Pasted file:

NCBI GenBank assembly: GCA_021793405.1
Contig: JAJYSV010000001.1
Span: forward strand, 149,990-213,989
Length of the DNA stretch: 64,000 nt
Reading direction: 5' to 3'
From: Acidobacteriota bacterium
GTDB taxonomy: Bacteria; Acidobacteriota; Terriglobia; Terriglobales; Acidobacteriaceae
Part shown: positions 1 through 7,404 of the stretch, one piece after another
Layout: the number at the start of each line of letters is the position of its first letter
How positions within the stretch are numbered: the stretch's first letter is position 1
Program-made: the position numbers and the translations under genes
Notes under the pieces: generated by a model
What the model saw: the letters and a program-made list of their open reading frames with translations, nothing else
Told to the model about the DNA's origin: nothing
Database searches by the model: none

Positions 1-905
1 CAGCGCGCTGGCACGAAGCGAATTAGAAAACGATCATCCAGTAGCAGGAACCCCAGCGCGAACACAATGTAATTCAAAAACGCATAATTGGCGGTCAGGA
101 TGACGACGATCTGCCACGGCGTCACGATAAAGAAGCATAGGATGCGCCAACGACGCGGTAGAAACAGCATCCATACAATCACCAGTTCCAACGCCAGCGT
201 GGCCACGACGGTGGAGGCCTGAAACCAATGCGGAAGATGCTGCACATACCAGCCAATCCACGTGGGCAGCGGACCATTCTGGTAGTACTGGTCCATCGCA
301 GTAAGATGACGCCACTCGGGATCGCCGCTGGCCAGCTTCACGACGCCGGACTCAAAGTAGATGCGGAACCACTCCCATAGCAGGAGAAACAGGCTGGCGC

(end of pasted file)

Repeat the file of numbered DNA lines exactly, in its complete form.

NCBI GenBank assembly: GCA_021793405.1
Contig: JAJYSV010000001.1
Span: forward strand, 149,990-213,989
Length of the DNA stretch: 64,000 nt
Reading direction: 5' to 3'
From: Acidobacteriota bacterium
GTDB taxonomy: Bacteria; Acidobacteriota; Terriglobia; Terriglobales; Acidobacteriaceae
Part shown: positions 1 through 7,404 of the stretch, one piece after another
Layout: the number at the start of each line of letters is the position of its first letter
How positions within the stretch are numbered: the stretch's first letter is position 1
Program-made: the position numbers and the translations under genes
Notes under the pieces: generated by a model
What the model saw: the letters and a program-made list of their open reading frames with translations, nothing else
Told to the model about the DNA's origin: nothing
Database searches by the model: none

Positions 1-905
1 CAGCGCGCTGGCACGAAGCGAATTAGAAAACGATCATCCAGTAGCAGGAACCCCAGCGCGAACACAATGTAATTCAAAAACGCATAATTGGCGGTCAGGA
101 TGACGACGATCTGCCACGGCGTCACGATAAAGAAGCATAGGATGCGCCAACGACGCGGTAGAAACAGCATCCATACAATCACCAGTTCCAACGCCAGCGT
201 GGCCACGACGGTGGAGGCCTGAAACCAATGCGGAAGATGCTGCACATACCAGCCAATCCACGTGGGCAGCGGACCATTCTGGTAGTACTGGTCCATCGCA
301 GTAAGATGACGCCACTCGGGATCGCCGCTGGCCAGCTTCACGACGCCGGACTCAAAGTAGATGCGGAACCACTCCCATAGCAGGAGAAACAGGCTGGCGC